Practice Makes Perfect – Interview with FACIO Founders

Angelica Sanchez and Edwin Teoh are 3rd Year students from Temasek Polytechnic, studying financial business informatics. Angelica and Edwin have won several business competitions and together with their classmates Ang Jing Xuan, Ong Yan Ning, and Muhd Firdaus, they started FACIO – a startup company selling backpacks with detachable compartments.

FACIO group
From left to right: Muhd Firdaus, Ong Yan Ning, Edwin Teoh, Ang Jing Xuan, Angelica Sanchez.

Could you tell us about your business?

Angelica: We run FACIO – a startup company selling backpacks with detachable compartments.

It all started when we saw our peers carrying several bags to school. As we were IT students, we had to carry our laptop in addition to our books and notes everyday. Hence, in order not to lug everything along when we went for breaks, we had to use separate bags.

That is how we came up with this idea. We designed our bag, The Detachable, with convenience and style in mind since our focus is on students. As the name suggests, the bag comes with detachable compartments that could be used as smaller bags themselves. These compartments can also be swapped for different colors and styles.

Have you had to present your product to an audience?

A: Yes. We had to present our product to a panel of judges in the 2015 Company of the Year (COY) competition organized by Junior Achievement (JA). On top of that, when we represented Singapore in the Asia Pacific finals held in Korea, we ran a trade booth where we pitched and sold our product to the public. Within 4 hours, we managed to make $800 in profits.

How has presentation/public speaking skills helped you in these sales pitches?

A: These skills were crucial in our sales pitches. Without confidence and presentation skills, it is very hard to approach and convince customers to buy your product. At times, customers aren’t even willing to spare time for you. However, I learnt that if you present confidently, they are more likely to stop and listen to you. In addition, it was always better to physically present your product rather than rely on text mediums such as flyers, as they do not leave an impression on customers. Hence, our most effective medium for sales was to give a short but impressive pitch.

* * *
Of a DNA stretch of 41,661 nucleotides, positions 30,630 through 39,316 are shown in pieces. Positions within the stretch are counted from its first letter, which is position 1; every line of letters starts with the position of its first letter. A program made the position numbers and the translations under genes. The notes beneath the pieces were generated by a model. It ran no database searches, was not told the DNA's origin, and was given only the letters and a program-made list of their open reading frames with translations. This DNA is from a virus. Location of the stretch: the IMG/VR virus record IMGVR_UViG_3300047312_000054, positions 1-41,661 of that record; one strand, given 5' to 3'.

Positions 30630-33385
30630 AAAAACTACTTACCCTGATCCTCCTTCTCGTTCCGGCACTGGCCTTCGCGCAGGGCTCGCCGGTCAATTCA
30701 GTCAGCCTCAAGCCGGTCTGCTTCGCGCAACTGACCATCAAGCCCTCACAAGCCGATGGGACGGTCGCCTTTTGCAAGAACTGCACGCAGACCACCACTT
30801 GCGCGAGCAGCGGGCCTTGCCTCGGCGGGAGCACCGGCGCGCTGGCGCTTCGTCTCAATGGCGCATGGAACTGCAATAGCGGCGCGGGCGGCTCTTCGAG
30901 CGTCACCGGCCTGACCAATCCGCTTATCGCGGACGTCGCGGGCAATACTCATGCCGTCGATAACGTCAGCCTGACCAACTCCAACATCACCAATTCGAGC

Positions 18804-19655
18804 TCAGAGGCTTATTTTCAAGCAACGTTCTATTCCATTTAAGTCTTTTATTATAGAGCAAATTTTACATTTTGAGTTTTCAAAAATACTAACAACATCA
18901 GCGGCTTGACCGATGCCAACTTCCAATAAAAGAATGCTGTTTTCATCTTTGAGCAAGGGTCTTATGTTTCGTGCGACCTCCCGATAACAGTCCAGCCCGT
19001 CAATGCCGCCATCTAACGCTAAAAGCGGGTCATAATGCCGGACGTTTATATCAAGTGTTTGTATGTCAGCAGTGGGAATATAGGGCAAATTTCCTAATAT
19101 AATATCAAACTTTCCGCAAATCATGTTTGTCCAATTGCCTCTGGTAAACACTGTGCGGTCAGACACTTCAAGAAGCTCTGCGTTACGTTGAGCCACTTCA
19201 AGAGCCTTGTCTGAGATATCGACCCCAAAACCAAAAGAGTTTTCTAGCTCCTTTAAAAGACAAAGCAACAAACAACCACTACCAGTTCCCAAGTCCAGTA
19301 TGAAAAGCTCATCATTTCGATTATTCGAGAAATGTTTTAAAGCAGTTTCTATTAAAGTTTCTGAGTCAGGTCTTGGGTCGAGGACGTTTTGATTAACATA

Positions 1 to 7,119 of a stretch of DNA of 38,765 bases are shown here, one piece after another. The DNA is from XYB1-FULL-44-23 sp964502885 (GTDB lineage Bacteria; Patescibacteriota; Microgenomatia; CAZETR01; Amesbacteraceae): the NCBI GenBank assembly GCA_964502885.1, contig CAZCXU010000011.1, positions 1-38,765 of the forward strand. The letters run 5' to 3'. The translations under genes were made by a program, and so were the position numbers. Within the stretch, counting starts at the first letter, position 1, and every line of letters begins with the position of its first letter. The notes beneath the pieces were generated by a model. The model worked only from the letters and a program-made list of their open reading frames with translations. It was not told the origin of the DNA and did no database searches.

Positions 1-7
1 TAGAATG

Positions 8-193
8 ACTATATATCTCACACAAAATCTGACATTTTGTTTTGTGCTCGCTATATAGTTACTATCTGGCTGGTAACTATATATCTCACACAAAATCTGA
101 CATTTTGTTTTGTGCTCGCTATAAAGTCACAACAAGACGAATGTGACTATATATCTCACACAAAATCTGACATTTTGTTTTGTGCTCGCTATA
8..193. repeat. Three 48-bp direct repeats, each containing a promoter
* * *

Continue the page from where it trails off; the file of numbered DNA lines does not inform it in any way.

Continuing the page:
What was your experience in business competitions?

A: We participated in both JA’s International Trade Challenge (ITC) and COY. Being my first business competition, ITC kindled my interest in business competitions and helped to develop my presentation skills. This was put to the test in COY, where we had only 4 minutes to present on our company (how we started, strategy, marketing). As we only had a short period to present, we rehearsed copiously with our English teachers who helped to critique us. From our experience, presentation plays a large role in these competitions.

How did you develop your presentation skills into where you are today?

Edwin: As the age-old adage goes, “practice makes perfect”. Our recipe for improving presentation skills boiled down to repeatedly practicing and improving from feedback.  For these competitions, we stayed back in school till 10pm to rehearse and refine our presentation. We are thankful to receive constant feedback from our teachers and JA trainers whose constructive criticism told us where we needed to improve in. We also had mentors and entrepreneurs who visited our school and gave us personal consultations on presentation skills.

After attending ITC and COY, we received positive feedback from our teachers, stating that our school presentations had significant improvement. Before, our slides were wordy and we kept having to refer to them. Now, we can just have one picture on the screen and speak about it off the top of our heads.

Even to this day, I still do face stage fright when presenting (though not as much). However, I learnt to deal with stage fright rather than to try making it disappear. In the past I used to be so nervous in school presentations that I would be shaking and stuttering. Now, I feel confident in my ability to present.

Any parting comments for our readers?

A: Just keep practicing. I recommend practicing in front of friends (or a mirror if there aren’t people around) to build confidence when speaking to someone, and to receive their feedback. Also, never underestimate preparation. Even a 5-minute presentation could take months of preparation; you can’t just do it the night before.

E: Public speaking is a very important aspect in life. If you are really good at something (say a 4.0 GPA student or a mathematical genius), but you can’t sell yourself or present well, you will be left behind and lose out on a lot of opportunities. Hence, invest your time in improving your public speaking and presentation skills.

To find out more about FACIO, please visit their Facebook page here.


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